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         April 10,  2009

Easter among Chaldeans in Greece

By Baghdadhope

Like in Jordan and Egypt also in Greece the Chaldean Catholic community will celebrate Easter on 19 and not on 12 of April.
Baghdadhope asked why to the Chaldean Procurator to the Holy See and the Apostolic Visitator for Europe Msgr. Philip Najim before his leaving for Athens.
"Since 1994, when the church of Mater Misericordiae in Athens was canonically erected as a Chaldean parish at the Byzantine Greek Catholic exarchate the liturgical calendar of the majority church of the country, the Greek Orthodox one, has always been followed. The explanation is in the desire of brotherhood and ecumenism that the whole Christian community shares. In Greece, the Chaldean community is small - 2500/3000 faithful - and keeping different dates would not favoured its integration because it would isolate it from the joy but also from the deep spirituality that pervades the country for the main Christian celebrations."
How the Easter rites will be celebrated?
"To the Byzantine Greek Catholic exarchate refers, in addition to the Chaldean community, also a small community of Ukrainian and Romanian Catholic. The rites are then celebrated in the three different traditions. On Good Friday the celebration will see the three communities combined. Each of them will held a celebration according to its own liturgical tradition and then all the celebrants will gather around the Exarch of Greece for the faithful of Byzantine rite, Msgr. Dimitrios Salachas, for a procession with songs and prayers of the three traditions."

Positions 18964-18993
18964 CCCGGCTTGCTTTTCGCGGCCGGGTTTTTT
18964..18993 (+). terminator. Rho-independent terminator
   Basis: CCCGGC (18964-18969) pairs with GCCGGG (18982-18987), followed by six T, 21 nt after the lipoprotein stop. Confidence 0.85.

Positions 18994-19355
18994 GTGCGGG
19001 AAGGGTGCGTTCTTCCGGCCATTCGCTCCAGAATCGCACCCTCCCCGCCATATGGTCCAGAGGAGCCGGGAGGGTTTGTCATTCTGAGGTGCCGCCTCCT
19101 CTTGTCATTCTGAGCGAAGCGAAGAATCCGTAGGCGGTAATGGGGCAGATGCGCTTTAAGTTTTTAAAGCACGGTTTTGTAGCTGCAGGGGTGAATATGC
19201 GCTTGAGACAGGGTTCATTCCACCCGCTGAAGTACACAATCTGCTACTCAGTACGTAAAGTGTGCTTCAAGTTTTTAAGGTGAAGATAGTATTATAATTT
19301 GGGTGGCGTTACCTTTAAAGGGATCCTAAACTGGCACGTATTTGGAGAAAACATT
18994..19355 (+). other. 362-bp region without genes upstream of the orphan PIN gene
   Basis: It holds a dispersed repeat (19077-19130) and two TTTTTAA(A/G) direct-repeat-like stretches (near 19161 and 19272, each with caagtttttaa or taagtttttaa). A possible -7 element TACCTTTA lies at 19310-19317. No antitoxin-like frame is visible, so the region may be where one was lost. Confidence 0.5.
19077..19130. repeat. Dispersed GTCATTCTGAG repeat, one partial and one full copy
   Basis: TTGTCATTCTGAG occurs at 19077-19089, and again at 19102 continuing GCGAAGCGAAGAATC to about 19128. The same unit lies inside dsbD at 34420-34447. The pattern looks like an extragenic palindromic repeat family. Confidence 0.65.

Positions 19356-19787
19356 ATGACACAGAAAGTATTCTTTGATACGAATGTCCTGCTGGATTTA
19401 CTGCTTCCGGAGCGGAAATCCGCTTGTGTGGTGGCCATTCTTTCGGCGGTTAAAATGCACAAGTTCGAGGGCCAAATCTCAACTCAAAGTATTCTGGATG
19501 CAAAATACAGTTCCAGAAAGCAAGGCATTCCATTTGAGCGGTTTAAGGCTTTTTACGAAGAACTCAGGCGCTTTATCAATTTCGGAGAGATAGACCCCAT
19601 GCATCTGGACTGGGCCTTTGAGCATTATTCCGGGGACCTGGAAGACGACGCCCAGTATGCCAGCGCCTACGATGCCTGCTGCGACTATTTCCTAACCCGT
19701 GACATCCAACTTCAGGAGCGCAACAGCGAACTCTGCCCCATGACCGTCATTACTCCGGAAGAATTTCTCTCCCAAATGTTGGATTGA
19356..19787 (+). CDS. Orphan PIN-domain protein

In recent days Baghdadhope wrote about the tradition of Gayasa, the representation of the dispute between the cherub who prevents the sons of Adam to entry into Paradise and the redeemed thief who, strong in the cross of Christ he brings, has the better and since then replaced in the Syriac tradition St. Peter as the guardian of Paradise.

Will this tradition be followed in Greece too?
"Certainly, during the Easter Mass the Gayasa will be performed after the Gospel and before the homily."
But in not all the churches the dispute is represented in the same time ...
"Yes. It 'true. Gayasa is a tradition and as such it does not have a defined liturgical time. It' s just typical of Easter and is a link with our culture and our past that does not disappear in diaspora. Something that makes us happy and proud."